BlueJacket blue sailor logo

March 2013
Vol 3, Issue3


News,Tips and Happenings

Dear Shipmate:


Spring is finally arriving in Maine. Besides looking at the calendar, we have the usual clues of robins, green shoots, etc.  One of the less obvious clues is that we are beginning to see more people in our gallery, many of whom say, "I didn't know that you would be open this time of year."

Well, we are open. In fact, we remain open all year long, Monday-Friday, 9AM-4PM. Mid-June to mid-October, our hours are extended to Monday-Saturday, 9AM to 5PM.

Even though, in many respects, our gallery has the look and feel of a tourist related retail operation, that couldn't be further from the truth. We are manufacturers and that is our mindset.

As manufacturers, we are making fittings on a daily basis, building kits so they are in inventory when someone wants it, building cases and baseboards, and creating new kits for all that it entails.

We also are kept busy performing ship model
Assorted restorations
repairs/restorations on all types and sizes of models. I'm very proud of the fact that, in over 100 years, we have never had a ship model that we couldn't restore. The owner only has to decide whether the model is worth restoring, either from  an emotional/sentimental point of view, or based upon intrinsic worth. People have chosen to spend thousands of dollars restoring a very badly modeled clipper, because great grandad built it when he was a boy, and even though it had no intrinsic value, it was worth everything to the family. We always try to assess a model's intrinsic value before beginning a restoration project, so that the owner can make an informed choice.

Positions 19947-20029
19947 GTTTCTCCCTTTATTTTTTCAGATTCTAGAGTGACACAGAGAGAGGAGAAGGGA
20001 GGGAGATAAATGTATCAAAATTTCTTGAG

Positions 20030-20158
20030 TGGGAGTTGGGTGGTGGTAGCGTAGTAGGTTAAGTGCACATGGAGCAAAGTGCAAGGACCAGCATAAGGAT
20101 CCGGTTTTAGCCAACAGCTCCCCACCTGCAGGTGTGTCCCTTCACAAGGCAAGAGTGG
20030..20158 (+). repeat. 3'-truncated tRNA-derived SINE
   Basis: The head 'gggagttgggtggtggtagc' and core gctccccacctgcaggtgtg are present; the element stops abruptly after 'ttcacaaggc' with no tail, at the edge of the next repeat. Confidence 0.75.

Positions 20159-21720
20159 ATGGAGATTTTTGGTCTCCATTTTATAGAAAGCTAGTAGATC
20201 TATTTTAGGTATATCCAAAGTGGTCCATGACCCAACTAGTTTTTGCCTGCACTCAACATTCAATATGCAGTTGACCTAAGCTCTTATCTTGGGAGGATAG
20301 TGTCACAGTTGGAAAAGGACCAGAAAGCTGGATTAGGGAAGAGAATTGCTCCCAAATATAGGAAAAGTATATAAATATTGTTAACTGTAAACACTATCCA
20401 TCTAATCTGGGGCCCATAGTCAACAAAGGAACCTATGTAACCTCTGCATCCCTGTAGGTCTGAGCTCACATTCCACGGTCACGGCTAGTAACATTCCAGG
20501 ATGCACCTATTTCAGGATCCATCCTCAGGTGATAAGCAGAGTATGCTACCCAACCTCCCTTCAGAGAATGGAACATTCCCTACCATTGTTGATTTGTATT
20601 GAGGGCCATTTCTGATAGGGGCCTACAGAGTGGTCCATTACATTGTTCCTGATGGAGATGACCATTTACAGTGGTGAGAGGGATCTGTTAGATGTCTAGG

Even though we don't see many visitors in the winter, we
Schooner Chas. P. Notman
are often called for completed models of our kits. This winter we sold our models PORTLAND, JEREMIAH O'BRIEN, CHARLES P. NOTMAN, New Bedford Whaleboat, CNS ALFRED, etc. These all have to be built to place back on display in our gallery.
 And last, but certainly not least are our custom projects. We are in the process of finishing off a model of a downeast classic, a Calvin Beal 38' lobster yacht. We are also building a model of a very lovely sailboat, a Hinckley Bermuda 40 yawl. We have also just completed a model of a 55' center cockpit sloop, featured below.

There are always numerous half hull's to build, in the traditional manner, hand carving them from laminated "lifts".

One of our very exciting custom projects is to build 2 models, exactly the same, of an 1850's Baltimore clipper, one of which will be in the client's home and one of which will be donated to his very prestigious alma mater ( I bet you can't guess which one, given that it is a model of a Baltimore clipper).

I am very pleased and honored that BlueJacket has been chosen to build a model of the National Historic Landmark wooden tugboat, LUNA, now under re-construction and slated to be on exhibit in Boston, MA. LUNA is important because she was the first commercial diesel ship docking tug. You will certainly see much more of our LUNA model in the next 8 or 10 months, featured in ShipShape.
Diesel wooden tugboat LUNA
Yes, we are open year 'round, and manage to keep ourselves busy! Please drop on by, or give us a call, and say hello.

In This Issue
Model of the Month-Custom center cockpit sloop
Tip of the month-Shipping your model
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 Model of the Month-Custom center cockpit sloop


This very lovely 55' center cockpit sloop was custom designed by the well respected naval architect, Mr. Bill Cook and built by the impeccable Alden Yacht Yard, in Bristol, Rhode Island.